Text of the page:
Who knew

i first met them at the nuyorican’s cafe. we were waiting to enter and they were there, wearing a felt coat that i felt, was too much for tonight. it was cold. i was alone; so i tried to talk to them. they corrected me and gave me their pronouns first, and i thought it alright. the line was moving, but they decided that they won’t go.

they wrote down their number, and their name all in lower case. i said, like bell hooks? they said of course. no letter deserve importance over any other. one day they’ll get it styled like that legally. i said fuck laws.

they looked at me and asked, do you want to come with?
i said, and what, miss the show?
they said, you’ll miss me.

on the stage just visible over the other queuers and through the cafe’s muggy storefront window—a single person, hands empty, swayed to the tune of unheard music. the most tender and dismissive of smiles played on his mauve-painted lips. he could sing, it was rumoured, the most poisonous of ballads. the disenchanted yearned to hear him, have him break their hearts to prove that they had hearts.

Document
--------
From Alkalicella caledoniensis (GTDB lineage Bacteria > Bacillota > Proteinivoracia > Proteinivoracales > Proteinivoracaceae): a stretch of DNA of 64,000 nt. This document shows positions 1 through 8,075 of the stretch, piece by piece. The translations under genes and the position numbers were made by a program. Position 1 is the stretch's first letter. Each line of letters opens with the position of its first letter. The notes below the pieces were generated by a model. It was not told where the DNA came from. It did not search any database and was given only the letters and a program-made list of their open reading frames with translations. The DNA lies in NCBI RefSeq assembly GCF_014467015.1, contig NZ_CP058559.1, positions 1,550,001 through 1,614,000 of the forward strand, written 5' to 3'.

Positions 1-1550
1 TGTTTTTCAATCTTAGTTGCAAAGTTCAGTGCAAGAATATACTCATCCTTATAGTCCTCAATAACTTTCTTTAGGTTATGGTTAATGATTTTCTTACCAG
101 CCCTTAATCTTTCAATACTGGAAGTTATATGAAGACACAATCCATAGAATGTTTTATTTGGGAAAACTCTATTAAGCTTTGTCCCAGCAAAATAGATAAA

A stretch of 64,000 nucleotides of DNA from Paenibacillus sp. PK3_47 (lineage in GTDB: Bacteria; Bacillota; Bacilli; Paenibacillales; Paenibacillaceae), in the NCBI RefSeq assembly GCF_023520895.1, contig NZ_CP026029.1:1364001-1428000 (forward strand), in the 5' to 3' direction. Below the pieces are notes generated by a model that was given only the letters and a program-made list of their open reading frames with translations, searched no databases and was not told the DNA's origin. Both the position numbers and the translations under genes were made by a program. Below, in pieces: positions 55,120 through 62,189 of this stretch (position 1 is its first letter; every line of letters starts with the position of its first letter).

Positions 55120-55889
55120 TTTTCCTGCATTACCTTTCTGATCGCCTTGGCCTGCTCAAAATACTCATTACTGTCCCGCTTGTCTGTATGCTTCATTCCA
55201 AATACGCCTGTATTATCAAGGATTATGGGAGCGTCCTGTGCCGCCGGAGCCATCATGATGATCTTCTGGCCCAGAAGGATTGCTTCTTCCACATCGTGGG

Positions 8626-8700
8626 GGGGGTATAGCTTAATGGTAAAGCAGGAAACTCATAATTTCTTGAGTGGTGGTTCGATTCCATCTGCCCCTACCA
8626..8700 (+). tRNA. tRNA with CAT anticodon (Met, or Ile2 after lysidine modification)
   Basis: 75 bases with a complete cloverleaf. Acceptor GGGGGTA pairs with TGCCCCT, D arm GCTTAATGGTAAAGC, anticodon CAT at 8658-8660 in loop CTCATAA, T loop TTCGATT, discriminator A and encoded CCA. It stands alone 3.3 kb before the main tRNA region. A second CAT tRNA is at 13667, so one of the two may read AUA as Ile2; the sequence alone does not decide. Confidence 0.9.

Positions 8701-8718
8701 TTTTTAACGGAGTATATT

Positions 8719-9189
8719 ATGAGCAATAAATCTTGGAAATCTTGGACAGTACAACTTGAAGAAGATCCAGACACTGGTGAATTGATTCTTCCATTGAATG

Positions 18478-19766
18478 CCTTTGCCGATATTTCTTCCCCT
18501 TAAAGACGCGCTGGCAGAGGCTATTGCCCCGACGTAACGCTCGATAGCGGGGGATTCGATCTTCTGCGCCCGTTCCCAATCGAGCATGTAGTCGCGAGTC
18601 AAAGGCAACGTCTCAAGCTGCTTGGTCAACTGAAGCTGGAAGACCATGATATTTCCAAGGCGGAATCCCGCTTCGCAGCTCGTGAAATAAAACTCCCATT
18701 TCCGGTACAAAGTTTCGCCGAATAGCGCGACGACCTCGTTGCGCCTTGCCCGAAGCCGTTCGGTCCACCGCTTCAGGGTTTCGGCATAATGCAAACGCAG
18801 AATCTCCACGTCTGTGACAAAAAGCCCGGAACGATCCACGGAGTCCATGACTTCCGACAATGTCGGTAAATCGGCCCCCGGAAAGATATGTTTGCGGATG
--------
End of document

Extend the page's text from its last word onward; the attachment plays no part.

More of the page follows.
would i miss his show for them? i contemplated the fairness of such a trade.

sweeten the deal, i suggested,
to which they frowned, delicate brow furrowing; but you are the sweetest one here.